John Lesson 24 Day 4

John Lesson 24 Day 2, John Lesson 24 Day 3, John Lesson 24 Day r, John Lesson 24 Day 5

John Lesson 24 Day 4

John 18:39-19:7

10. a. Pilate’s compromise

Pilate didn’t wait for Jesus to answer his rhetorical question. What a missed opportunity! If he only realized that before him stood the only man who could answer that much-debated question.

Pilate could have pardoned Jesus altogether, but he caved into the pressure, even after his wife sent him a warning message saying,

“Distance yourself utterly from the proceedings against this righteous man. I have had a dream about Him, a dream full of twisted sufferings—He is innocent, I know it, and we should have nothing to do with Him.” (Matthew 27:19 Voice)

Pilate’s heart wasn’t completely hardened toward Jesus because he hoped the Jews “would spare Jesus” and tried to persuade them to pardon him. In this way, God extended another opportunity for the Jews to repent.

As a Roman prefect, Pontius Pilate had the authority of a supreme judge…But, perhaps, his main responsibility was to maintain law and order. A rebellion or insurrection among those he governed would certainly make him look bad.

Pilate’s attention remained on the impatient mob of Jews waiting outside for his verdict. Jesus didn’t act like a rebel, he seemed harmless, and he certainly did not look like a king. Pilate needed to maintain peace in his province, so he offered the Jews a compromise—their king—to get himself out of this dilemma.

“Do you want me release to you the the King of the Jews?

Pilate thought that the way he phrased the question would appeal to the Jews, assuming they wanted their own king to live.

b. The Jewish leaders respond

The crowd rejected Pilate’s offer and rejected Jesus. They chose Barabbas instead, crying out, “Not this man, but Barabbas!”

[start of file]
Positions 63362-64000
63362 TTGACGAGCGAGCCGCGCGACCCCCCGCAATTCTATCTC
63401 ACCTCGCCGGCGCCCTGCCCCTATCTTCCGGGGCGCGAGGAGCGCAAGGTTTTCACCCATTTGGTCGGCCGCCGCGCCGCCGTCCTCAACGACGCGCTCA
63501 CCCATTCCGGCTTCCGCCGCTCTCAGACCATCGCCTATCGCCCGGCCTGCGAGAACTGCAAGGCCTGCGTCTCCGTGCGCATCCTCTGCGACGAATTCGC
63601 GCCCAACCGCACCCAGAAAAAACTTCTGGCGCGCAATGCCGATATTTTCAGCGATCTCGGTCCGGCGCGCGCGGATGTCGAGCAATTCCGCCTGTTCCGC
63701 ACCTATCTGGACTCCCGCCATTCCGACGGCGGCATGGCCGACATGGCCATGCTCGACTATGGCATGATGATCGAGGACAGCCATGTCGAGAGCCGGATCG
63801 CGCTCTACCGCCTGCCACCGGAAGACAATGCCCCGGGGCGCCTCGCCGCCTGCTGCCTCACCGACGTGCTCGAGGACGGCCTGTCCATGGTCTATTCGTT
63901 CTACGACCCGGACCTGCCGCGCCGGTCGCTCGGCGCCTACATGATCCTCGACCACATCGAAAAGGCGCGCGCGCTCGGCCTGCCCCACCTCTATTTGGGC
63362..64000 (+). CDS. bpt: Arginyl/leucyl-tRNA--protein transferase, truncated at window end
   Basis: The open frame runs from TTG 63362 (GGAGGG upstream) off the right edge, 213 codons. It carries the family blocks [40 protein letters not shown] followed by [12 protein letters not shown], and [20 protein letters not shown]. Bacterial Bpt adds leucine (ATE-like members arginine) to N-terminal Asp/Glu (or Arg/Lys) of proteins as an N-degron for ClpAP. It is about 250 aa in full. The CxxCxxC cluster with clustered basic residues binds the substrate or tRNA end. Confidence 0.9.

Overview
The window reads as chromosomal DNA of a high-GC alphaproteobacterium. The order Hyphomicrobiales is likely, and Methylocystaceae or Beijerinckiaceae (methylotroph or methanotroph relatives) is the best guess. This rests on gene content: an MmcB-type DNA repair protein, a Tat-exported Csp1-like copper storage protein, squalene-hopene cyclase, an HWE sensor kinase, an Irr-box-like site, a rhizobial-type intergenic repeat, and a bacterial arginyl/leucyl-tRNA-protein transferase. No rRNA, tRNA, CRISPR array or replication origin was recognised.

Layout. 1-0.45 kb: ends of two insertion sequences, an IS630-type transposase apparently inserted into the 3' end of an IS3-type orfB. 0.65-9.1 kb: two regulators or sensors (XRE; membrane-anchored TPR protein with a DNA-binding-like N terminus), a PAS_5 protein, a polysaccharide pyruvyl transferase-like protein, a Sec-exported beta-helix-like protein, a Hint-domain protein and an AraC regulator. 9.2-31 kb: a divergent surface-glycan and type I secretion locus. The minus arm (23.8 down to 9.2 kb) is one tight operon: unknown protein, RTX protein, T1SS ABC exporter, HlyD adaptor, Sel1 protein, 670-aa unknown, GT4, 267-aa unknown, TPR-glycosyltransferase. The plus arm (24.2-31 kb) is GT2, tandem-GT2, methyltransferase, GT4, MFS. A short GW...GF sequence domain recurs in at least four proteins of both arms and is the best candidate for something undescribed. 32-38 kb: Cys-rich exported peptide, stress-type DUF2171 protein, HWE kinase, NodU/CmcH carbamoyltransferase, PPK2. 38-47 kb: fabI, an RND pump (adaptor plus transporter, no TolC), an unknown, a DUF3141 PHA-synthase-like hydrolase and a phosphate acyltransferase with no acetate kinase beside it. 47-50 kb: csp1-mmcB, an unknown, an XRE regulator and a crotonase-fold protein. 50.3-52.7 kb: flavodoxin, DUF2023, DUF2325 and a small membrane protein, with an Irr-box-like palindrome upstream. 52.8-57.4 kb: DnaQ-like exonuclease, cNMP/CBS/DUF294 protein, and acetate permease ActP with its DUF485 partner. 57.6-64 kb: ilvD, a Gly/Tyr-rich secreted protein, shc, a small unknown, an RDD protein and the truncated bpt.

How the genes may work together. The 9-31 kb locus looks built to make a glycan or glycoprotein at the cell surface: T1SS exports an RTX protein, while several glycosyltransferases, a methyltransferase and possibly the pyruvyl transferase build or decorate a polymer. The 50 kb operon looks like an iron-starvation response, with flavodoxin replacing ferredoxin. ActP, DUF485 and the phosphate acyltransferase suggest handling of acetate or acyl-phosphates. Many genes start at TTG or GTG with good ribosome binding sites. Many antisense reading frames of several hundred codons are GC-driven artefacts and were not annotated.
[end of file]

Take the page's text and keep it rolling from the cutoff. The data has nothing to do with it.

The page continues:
“Matthew 27:20 says that this was not a spontaneous response from the crowd, but one deliberately promoted by the religious leaders: But the chief priests and elders persuaded the multitudes that they should ask for Barabbas and destroy Jesus (also Mark 15:11).” (Source)

Barabbas was accused of at least three crimes: Theft (John 18:40), insurrection (Mark 15:7), and murder (Mark 15:7).

(Ironically, Barabbas means “son of the father” (Thayer’s Greek-English Lexicon) The Jews crucified the true Son of the Father.)

Pilate realized that jealousy was behind the Jewish leaders’ hatred. Instead of doing the right thing, he gave into the Jews because, as some believe, he needed them on his side.

“Pilate didn’t want to expose the Pharisees as hypocrites. He needed them and their cooperation to rule in Jerusalem. So he thought that surely they would want Jesus released instead of a common thief. But Pilate misjudged the religious Jews’ hatred of Jesus. And his compromise forced him into a decision he knew was wrong.” (Andrew Wommack)

11. a. Jesus’ suffering

Although Pilate said he found no fault in Jesus at all, he had the soldier brutally punish him. “The blows came from a whip with many leather strands, each having sharp pieces of bone or metal at the ends. It reduced the back to raw flesh.” (Source)

“It literally tore a man’s back into strips. Few remained conscious throughout the ordeal; some died; and many went raving mad.” (Barclay)

The soldiers also “twisted together a crown of thorns and put it on his head and arrayed him in a purple robe. They came up to him saying, “Hail, King of the Jews!” and struck him with their hands.” They made a mockery of Jesus.

b. Pilate nearly had Jesus killed.

“Some pity may have stirred in the crowd, but the priests and their immediate dependents silenced it by their yell of fresh hate at the sight of the prisoner.” (Maclaren)

Trying to pacify the Jewish leaders, he nearly killed Jesus. And when they dressed Jesus up like a king and and mocked him, it further stirred them up.

12. a. The Jews answered John 19:6-7

Pilate brought Jesus out to the Jewish leaders, hoping the scourging and how pitiful Jesus looked would satisfy the crowd. They were blind to the truth and their hearts were so hardened they had no pity for him

John 19:6 They cried out, “Crucify him, crucify him!” “This was pure hatred, man’s hatred of God.” (Guzik)

John 19:7 “We have a law, and according to that law he ought to die because he has made himself the Son of God.”

b. Our response

Jesus is the way, and the truth and the life. No one comes to the Father except through him. (John 14:6)

My answers to BSF Bible study questions on John Lesson 24 Day 4 ~ John 18:39-19:7